About this blogger:
A theorist, organist, and conductor, Jeff Ostrowski holds his B.M. in Music Theory from the University of Kansas (2004), and did graduate work in Musicology. He serves as choirmaster for the new FSSP parish in Los Angeles, where he resides with his wife and children.
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“Sacred music, being a complementary part of the solemn liturgy, participates in the general scope of the liturgy, which is the glory of God and the sanctification and edification of the faithful. It contributes to the decorum and the splendor of the ecclesiastical ceremonies, and since its principal office is to clothe with suitable melody the liturgical text proposed for the understanding of the faithful, its proper aim is to add greater efficacy to the text, in order that through it the faithful may be the more easily moved to devotion and better disposed for the reception of the fruits of grace belonging to the celebration of the most holy mysteries.”
— Pope Saint Pius X

Ridiculously Awesome Sanctus You’ve Never Heard
published 2 February 2016 by Jeff Ostrowski

HEN I FIRST ENCOUNTERED Guerrero’s SANCTUS & HOSANNA, I wasn’t impressed; but then I began to look deeper. I noticed how Guerrero places the ancient chant “Beata Mater” as a Trope in the Soprano, then—to add variety—moves it to the Alto. Scholars are divided on whether, in fact, the Trope would have been sung. 1 It turns out the marvelous melody we mentioned earlier was taken from the end of the chant—how cool is that?

I recorded all the voice parts myself to give an idea how it sounds:

    * *  PDF Download • Guerrero SANCTUS & HOSANNA

The second half of the SANCTUS is based on that same motif. Those Renaissance composers certainly did appreciate “order and structure” in their compositions, and that’s part of what makes their music so great. 2

We don’t spend time denigrating the work of others on this blog. That being said, it is obscene for today’s “liturgical” composers to offer their works as substitutes for composers like Guerrero, Victoria, Nanini, and Palestrina. Comparing them would be like comparing my bank account to Michael Jordan’s—but judge for yourself! Sing through the Tenor line. Sing through the Alto line. See for yourself how dazzling Guerrero can be!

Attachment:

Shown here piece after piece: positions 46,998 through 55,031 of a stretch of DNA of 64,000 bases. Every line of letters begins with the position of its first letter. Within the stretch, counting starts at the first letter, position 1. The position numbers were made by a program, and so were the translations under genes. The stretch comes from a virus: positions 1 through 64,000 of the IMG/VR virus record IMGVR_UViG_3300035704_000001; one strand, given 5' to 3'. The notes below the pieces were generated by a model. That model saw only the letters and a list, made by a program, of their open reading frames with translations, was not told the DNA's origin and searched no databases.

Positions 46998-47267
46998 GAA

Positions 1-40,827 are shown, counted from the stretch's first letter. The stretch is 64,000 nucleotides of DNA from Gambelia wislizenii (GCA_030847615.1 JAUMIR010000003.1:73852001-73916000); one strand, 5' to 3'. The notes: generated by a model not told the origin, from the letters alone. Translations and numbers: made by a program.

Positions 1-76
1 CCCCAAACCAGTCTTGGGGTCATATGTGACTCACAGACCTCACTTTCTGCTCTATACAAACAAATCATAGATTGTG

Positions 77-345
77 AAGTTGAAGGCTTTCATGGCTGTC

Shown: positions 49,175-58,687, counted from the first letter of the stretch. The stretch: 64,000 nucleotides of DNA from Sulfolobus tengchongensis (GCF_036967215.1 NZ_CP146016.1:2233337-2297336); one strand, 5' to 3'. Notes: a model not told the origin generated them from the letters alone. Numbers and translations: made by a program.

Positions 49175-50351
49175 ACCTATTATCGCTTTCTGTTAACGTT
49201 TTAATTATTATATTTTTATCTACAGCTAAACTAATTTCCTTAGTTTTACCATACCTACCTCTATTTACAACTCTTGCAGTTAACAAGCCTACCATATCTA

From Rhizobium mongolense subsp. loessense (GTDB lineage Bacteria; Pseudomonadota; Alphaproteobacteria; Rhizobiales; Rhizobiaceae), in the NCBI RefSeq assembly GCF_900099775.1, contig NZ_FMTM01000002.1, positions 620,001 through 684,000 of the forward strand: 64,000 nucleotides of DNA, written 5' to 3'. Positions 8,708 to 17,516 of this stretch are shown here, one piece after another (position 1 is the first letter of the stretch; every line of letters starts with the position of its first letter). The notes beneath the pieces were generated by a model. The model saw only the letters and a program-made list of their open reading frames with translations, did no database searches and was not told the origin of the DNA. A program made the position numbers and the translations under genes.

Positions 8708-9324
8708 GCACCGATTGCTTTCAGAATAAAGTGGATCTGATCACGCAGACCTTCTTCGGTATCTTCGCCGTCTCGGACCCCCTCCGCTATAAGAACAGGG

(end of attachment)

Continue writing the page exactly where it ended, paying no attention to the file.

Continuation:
This is the 1st Section only. I hope to add the 2nd Section (“Benedictus”) soon. 3


EQUAL VOICES : YouTube   •   Mp3 Audio

SOPRANO : YouTube   •   Audio

ALTO : YouTube   •   Audio

TENOR : YouTube   •   Audio

BASS : YouTube   •   Audio


1   We have very little information about the precise way this music would have been performed. People have all kinds of hypotheses—for example, regarding whether instruments would have been used—but things get hairy when you ask them “How did you arrive at your conclusion?” I have no trouble believing that the text of this Trope would have been sung. On the other hand, secular songs were also included in such scores, and I’m not sure those would have been sung. Here’s what a famous musicologist told me recently:

Such an inclusion of the text of a source of a cantus firmus is often seen in the fifteenth and early sixteenth centuries. In manuscripts I’ve seen in color, these texts are often red—so maybe “sing the black, think the red.” Stranger things have been done, but I doubt that they would have sung the text of the song.
In any event, we are not allowed to sing Tropes in the Extraordinary Form. That’s why I added the text in italics.

2   By the way, Guerrero has a distinct compositional style, and several of his traits are shown in this Mass setting: penchant for canons; “sneaking in” voices on odd beats, outlining tritones, and even skips of a seventh (over a rest).

3   At the conclusion of the “Benedictus,” the same HOSANNA is sung.